Angry Crab in MesaEXPAND
Angry Crab in Mesa
Meagan Mastriani

3 Best Bets for Cajun-Style Seafood Buckets in Phoenix

Leave the white T-shirts at home. Put aside the forks, knives, and even plates. Crack your knuckles, stretch your fingers, and tie a plastic bib around your neck. It’s time to enjoy one of the great culinary pleasures: eating saucy crustaceans from a bucket.

Whatever your dining style, the Phoenix metro has a place for you to indulge in spicy Cajun-style seafood by the pound. We tried three of the top local spots, making note of all the key elements in a bucket boil experience: flavor, texture, tools, kitschy decor, and availability of cheap beer. For consistency (and because it’s arguably the best way to eat this food), we ordered the trifecta sauce that combines garlic butter, lemon pepper, and Cajun seasoning at each restaurant.

Let this be your guide to finding the right crab or crawfish shack for you.

Hot N Juicy Crawfish in TempeEXPAND
Hot N Juicy Crawfish in Tempe
Meagan Mastriani

Hot N Juicy Crawfish
740 South Mill Avenue, #d185, Tempe (and one other Valley location)
Perfect for: Patient foodies and families who carry boxes of disposable gloves.

Hot N Juicy is for serious seafood bucket devotees. Even when the rest of Mill Avenue is quiet, count on this place being packed. Wait times can hover from five to 45 minutes during peak hours; the place has an app you can download to see your place in line should you wait outside or take a walk. Is it worth all the fuss? Yes, if you want the best-tasting sauce. Hot N Juicy takes the honors when it comes to the most flavorful, richest blend. We suspect it’s extra butter, but we don’t want to know for sure. This restaurant  the only one that offers a 1/2-pound portion (for shrimp only) — a nice bonus.

What this place has in deliciousness, it lacks in character. We give it points for its artwork, including a large photo of a fashion model wearing shrimp as a tiara and collar piece, but the overall ambiance is a little sterile. Rather than the laid-back atmosphere you might expect from a traditional seafood shanty, Hot N Juicy is all business. Servers dole out disposable gloves, including a few extras in case they rip (a classy touch), but we noticed at least one family who had brought their own gloves — thicker, tighter, and more maneuverable. The regulars here don't mess around. Be prepared.

Angry Crab in MesaEXPAND
Angry Crab in Mesa
Meagan Mastriani

Angry Crab
2740 South Alma School Road, Mesa (and multiple other locations)

Perfect for: Super chill homies and craft beer enthusiasts.

Angry Crab has vibes for days. On a weekend night, it’s cozy and buzzing, but not too crowded to get a table right away. The wood-paneled walls and booths are covered with doodles from previous visitors, and up above everything hangs a great white shark's head and strings of colored lights. The waiter stops by and scribbles his name upside down on the paper covering the table. He has long curly hair and a backwards cap; he calls dungeness crabs “dungies.”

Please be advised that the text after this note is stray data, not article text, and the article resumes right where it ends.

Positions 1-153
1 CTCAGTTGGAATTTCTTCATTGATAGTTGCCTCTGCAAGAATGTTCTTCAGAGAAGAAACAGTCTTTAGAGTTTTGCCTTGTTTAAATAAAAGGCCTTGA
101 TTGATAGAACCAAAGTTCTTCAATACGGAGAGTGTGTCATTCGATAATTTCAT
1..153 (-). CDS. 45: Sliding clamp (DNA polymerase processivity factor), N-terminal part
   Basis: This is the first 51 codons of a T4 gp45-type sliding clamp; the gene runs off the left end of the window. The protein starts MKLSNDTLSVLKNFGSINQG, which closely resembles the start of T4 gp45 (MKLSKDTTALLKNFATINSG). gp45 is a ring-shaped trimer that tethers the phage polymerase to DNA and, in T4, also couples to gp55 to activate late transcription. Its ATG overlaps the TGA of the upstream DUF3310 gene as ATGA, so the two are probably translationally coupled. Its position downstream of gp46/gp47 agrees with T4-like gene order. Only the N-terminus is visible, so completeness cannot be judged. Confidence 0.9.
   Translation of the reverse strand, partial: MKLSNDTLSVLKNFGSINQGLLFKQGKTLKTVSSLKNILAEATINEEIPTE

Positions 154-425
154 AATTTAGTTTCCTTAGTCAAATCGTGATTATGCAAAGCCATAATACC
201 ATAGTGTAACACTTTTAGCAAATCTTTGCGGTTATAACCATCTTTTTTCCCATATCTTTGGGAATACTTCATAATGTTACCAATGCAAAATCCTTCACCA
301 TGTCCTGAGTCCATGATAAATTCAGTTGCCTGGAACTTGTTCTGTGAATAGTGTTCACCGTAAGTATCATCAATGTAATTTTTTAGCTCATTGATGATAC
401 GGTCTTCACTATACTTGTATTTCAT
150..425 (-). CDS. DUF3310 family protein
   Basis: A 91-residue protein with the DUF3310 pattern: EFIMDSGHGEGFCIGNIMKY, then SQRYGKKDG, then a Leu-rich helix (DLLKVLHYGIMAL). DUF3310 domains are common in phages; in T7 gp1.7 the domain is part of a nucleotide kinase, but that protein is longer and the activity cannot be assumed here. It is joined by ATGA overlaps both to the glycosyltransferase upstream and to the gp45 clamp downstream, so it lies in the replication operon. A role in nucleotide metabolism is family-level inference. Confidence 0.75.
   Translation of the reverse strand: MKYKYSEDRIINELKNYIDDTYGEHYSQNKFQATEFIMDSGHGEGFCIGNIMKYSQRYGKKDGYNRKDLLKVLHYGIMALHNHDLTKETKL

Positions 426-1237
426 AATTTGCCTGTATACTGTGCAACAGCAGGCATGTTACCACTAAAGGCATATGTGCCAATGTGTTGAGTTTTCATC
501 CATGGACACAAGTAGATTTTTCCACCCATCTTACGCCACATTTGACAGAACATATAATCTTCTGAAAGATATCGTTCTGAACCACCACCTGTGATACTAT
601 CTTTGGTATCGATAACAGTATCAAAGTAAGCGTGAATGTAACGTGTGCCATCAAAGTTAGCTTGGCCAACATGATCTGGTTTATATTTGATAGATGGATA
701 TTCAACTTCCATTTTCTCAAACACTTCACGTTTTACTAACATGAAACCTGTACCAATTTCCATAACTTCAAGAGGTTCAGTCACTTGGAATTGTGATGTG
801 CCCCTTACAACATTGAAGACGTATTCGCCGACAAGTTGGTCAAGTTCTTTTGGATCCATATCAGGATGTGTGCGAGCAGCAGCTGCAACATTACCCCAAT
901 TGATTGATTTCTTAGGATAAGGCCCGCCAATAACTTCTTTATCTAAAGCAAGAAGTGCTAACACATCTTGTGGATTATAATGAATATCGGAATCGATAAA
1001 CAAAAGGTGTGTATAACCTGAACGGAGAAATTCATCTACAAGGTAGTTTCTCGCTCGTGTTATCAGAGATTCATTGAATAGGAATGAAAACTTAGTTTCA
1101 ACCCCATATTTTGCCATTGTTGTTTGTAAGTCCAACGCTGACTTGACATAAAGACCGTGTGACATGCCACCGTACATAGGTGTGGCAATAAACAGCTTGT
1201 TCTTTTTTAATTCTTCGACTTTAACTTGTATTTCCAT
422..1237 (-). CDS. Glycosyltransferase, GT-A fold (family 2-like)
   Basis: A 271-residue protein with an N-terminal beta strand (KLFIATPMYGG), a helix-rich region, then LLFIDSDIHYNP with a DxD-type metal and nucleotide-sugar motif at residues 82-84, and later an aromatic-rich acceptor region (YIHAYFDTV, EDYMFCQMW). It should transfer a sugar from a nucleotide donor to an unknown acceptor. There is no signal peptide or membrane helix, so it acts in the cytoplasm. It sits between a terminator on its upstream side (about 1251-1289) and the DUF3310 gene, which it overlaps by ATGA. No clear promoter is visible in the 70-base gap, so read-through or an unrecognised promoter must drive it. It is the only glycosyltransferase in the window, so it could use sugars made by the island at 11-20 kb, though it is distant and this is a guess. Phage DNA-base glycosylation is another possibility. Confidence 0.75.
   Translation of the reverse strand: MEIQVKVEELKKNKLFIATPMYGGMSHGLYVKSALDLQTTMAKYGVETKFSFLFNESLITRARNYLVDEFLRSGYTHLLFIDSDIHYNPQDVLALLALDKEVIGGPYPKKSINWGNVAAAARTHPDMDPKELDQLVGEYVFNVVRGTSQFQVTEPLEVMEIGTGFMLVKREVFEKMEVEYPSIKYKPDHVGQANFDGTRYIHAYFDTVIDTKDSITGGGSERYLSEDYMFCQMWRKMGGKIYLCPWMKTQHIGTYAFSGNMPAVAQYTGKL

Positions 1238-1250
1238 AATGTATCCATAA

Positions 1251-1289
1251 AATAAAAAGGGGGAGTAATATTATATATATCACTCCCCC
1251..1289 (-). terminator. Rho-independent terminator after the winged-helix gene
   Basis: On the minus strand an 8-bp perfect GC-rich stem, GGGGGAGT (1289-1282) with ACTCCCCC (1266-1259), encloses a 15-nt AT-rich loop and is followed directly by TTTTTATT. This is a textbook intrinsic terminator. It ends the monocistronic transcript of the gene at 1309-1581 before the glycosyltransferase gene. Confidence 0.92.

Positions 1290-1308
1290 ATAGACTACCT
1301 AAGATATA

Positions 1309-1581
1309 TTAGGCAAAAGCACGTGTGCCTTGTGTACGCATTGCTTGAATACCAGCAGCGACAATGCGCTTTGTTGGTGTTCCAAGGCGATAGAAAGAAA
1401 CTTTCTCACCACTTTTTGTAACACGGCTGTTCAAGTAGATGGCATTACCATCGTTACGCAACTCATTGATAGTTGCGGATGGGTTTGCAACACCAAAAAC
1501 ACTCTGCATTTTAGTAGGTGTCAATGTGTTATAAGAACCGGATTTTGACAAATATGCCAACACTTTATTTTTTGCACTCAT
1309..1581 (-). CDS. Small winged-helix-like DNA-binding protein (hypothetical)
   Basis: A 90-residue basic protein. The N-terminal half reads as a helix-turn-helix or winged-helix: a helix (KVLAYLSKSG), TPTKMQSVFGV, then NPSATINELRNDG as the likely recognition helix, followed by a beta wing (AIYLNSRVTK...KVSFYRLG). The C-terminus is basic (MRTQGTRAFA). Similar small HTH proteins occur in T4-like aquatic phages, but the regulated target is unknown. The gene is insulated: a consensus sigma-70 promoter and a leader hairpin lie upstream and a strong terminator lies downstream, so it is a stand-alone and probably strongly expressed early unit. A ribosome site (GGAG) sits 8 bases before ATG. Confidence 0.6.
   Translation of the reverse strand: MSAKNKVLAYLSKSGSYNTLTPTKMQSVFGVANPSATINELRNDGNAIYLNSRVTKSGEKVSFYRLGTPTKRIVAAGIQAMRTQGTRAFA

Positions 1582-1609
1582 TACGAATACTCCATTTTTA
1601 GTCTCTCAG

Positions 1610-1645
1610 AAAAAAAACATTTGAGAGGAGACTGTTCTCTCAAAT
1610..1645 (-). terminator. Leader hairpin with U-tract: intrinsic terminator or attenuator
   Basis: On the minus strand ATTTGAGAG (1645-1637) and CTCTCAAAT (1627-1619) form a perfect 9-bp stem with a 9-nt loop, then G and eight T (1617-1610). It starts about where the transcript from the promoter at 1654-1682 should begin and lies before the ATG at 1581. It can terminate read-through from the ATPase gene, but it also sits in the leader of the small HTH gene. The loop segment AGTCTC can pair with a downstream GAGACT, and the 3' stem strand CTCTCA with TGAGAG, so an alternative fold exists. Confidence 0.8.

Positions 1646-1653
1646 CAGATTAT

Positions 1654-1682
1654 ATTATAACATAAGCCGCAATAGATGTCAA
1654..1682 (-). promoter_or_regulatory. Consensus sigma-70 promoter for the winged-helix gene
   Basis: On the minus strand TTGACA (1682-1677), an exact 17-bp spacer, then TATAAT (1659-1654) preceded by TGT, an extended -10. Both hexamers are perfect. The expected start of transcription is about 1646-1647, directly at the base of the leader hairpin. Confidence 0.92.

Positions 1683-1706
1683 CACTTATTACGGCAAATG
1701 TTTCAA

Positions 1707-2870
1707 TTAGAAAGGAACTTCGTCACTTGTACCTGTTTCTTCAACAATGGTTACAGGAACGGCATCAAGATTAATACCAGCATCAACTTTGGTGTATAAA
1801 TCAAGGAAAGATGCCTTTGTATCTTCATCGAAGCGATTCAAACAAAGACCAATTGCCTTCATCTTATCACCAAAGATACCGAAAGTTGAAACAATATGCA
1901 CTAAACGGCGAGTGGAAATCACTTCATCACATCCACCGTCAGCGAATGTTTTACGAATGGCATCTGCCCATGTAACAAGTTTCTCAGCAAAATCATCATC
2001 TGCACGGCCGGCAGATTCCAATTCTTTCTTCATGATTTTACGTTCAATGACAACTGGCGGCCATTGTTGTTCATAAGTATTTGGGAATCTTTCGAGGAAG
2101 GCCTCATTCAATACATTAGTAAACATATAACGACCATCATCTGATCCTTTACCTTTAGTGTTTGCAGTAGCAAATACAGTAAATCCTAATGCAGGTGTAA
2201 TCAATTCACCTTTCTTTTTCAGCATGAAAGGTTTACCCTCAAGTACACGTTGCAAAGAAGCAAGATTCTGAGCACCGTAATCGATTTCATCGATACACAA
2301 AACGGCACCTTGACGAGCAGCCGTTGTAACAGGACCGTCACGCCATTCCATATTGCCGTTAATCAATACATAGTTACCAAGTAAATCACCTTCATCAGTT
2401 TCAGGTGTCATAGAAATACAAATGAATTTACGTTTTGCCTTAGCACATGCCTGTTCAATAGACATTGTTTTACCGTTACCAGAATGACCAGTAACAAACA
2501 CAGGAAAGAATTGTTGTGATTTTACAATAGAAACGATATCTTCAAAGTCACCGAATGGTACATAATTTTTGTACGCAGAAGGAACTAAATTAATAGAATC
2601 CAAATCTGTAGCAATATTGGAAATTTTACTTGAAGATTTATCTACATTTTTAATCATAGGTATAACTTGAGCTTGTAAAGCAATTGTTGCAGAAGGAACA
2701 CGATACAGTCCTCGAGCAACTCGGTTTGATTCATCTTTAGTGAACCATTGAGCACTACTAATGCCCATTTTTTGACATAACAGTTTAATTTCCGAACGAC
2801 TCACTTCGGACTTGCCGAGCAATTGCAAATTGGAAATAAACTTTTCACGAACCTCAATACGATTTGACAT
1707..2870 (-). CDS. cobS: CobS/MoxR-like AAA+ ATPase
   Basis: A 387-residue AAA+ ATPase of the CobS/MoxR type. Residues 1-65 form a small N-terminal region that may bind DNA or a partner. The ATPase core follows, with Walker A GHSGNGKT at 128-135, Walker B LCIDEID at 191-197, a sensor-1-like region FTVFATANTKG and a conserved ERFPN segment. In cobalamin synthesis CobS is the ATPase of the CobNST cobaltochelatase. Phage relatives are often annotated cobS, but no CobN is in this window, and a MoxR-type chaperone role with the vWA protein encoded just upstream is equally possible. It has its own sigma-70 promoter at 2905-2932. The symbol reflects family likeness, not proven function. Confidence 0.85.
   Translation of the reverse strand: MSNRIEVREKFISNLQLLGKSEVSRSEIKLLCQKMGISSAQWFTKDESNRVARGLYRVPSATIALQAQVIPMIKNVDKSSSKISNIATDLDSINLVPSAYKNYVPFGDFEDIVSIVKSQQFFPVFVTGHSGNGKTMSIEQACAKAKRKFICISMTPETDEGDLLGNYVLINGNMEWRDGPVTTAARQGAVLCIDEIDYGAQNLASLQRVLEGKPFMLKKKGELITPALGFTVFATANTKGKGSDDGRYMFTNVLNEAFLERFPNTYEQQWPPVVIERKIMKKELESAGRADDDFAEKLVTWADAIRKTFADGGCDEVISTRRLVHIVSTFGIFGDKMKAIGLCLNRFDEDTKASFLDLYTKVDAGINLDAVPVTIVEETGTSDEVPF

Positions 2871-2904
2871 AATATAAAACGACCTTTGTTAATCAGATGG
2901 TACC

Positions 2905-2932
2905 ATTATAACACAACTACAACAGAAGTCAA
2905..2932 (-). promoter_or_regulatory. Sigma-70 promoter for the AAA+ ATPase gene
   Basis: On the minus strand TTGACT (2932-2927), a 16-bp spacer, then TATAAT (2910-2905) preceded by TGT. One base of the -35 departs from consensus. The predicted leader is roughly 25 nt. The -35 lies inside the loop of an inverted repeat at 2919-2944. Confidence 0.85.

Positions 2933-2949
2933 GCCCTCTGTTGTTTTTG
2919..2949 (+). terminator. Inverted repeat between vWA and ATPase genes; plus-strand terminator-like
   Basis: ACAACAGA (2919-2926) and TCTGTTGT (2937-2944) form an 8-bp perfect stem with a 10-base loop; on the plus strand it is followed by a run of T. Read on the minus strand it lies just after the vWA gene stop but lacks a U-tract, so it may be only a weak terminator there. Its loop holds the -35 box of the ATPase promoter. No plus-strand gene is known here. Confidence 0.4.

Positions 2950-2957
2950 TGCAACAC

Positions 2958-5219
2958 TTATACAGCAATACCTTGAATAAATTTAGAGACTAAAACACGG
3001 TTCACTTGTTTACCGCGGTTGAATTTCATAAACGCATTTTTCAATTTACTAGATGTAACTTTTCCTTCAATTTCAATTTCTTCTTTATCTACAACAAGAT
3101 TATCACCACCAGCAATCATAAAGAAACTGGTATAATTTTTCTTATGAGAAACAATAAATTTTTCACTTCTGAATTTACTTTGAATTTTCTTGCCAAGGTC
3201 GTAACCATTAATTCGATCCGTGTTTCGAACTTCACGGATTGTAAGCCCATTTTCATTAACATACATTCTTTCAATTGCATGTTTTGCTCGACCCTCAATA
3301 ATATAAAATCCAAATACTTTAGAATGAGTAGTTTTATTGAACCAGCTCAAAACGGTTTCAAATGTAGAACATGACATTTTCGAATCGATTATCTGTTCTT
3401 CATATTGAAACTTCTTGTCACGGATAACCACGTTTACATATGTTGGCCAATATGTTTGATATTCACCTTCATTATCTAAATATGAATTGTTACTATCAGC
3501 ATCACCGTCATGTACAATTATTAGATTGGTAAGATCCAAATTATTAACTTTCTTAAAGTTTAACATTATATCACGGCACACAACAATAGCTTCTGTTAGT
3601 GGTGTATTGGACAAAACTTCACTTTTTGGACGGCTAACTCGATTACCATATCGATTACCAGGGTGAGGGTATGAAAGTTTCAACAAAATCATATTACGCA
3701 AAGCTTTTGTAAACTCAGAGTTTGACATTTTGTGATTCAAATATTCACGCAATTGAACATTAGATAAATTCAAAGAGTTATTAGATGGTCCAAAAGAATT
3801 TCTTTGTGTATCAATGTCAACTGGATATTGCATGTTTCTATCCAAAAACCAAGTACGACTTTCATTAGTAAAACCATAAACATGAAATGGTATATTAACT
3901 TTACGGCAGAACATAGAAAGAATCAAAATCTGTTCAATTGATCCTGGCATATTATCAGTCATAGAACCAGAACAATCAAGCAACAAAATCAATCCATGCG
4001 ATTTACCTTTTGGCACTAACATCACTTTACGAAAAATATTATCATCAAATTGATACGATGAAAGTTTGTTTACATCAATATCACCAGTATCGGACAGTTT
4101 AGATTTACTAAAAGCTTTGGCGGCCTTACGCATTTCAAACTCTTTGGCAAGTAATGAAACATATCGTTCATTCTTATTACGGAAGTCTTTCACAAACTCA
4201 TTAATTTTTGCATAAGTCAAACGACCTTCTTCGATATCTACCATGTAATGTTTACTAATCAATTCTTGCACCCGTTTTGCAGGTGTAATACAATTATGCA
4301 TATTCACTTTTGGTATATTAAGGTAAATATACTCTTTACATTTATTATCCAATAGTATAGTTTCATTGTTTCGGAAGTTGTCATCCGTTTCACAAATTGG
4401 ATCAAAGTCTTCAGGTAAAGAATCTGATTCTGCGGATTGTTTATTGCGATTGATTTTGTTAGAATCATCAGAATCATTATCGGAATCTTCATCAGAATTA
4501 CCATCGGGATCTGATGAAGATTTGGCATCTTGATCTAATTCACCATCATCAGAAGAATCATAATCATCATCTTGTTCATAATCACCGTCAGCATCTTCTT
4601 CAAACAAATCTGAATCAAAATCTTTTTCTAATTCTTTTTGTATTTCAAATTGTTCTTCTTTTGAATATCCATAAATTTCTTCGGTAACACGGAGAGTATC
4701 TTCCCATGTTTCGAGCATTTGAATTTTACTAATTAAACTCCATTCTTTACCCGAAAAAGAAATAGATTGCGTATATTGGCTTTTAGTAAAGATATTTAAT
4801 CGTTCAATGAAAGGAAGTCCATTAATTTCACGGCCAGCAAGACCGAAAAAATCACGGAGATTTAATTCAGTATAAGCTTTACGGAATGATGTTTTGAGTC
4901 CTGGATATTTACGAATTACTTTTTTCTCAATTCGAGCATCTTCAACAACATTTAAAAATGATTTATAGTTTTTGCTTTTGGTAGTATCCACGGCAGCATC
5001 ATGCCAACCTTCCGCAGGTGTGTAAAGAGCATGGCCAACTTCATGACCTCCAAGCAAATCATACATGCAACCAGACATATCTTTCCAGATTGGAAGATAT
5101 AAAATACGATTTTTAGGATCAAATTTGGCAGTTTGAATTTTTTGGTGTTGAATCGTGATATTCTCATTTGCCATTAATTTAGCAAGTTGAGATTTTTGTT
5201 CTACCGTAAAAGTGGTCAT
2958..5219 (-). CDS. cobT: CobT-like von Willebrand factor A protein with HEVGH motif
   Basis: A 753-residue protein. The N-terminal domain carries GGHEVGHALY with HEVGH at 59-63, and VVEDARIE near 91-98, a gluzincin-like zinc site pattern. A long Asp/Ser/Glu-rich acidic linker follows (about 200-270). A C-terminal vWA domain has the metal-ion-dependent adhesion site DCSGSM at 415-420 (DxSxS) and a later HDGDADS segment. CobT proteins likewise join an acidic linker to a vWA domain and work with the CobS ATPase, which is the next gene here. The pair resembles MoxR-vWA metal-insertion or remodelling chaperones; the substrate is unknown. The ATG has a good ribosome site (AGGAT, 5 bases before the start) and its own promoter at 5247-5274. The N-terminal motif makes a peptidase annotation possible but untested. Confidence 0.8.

It just feels right to kick back and crack a beer, maybe one of the Arizona-brewed options from Four Peaks or Lumberyard, or perhaps a Louisiana classic, Abita. The mood is on point.

The crab and shrimp are satisfying, if slightly overcooked. Shell them and give the meat an extra dip in the sauce pooled up at the bottom of the bag. Guests with sensitive skin may consider bringing gloves, as Angry Crab doesn’t provide them. (For those going bare-handed, just remember to wash your fingers before rubbing your eyes.) This spot gets the gold medal for tools. Each diner gets a cracker and a pair of scissors that makes splitting tough shells easy. Nice.

(Clarification: Angry Crab stocks its six locations with gloves for customers who request them.)

LA Crab Shack in Mesa
LA Crab Shack in Mesa
LA Crab Shack on Facebook

LA Crab Shack
1948 West Broadway Road, Mesa

Perfect for: down-to-earth seafood lovers and hushpuppy addicts.

A relative newcomer, LA Crab Shack opened in June 2017 (the “LA” is for Louisiana). It’s a low-key neighborhood joint with all the seafood shack essentials: vintage-looking lifesavers and ship’s wheels, neon beer signs, gaudy seashell art framing the bathroom mirrors, and even a pirate statue for photo ops. We're also big fans of the smiling king crab mascot. It’s surprisingly less crowded than the other places on this list. LA Crab Shack may not be the trendiest spot, but it checks all our boxes.

The food is good, period. There’s nothing particularly unique or innovative about the dishes or flavors, and that’s part of LA Crab Shack’s appeal. You get exactly what you’d expect, just like on the Gulf Coast. In addition to the snow crab and shrimp, we recommend ordering a basket of hushpuppies for the table (or for yourself). They’re crispy, light, and quick to disappear.

Also, be sure to visit during happy hour for great deals on beer. Seafood buckets may be crude, but they can get pricey, so take advantage of the $1 pints of PBR. And even during regular hours, you can still snag a bottle of wine for $12.50. At great places like these, you don’t need anything fancy.

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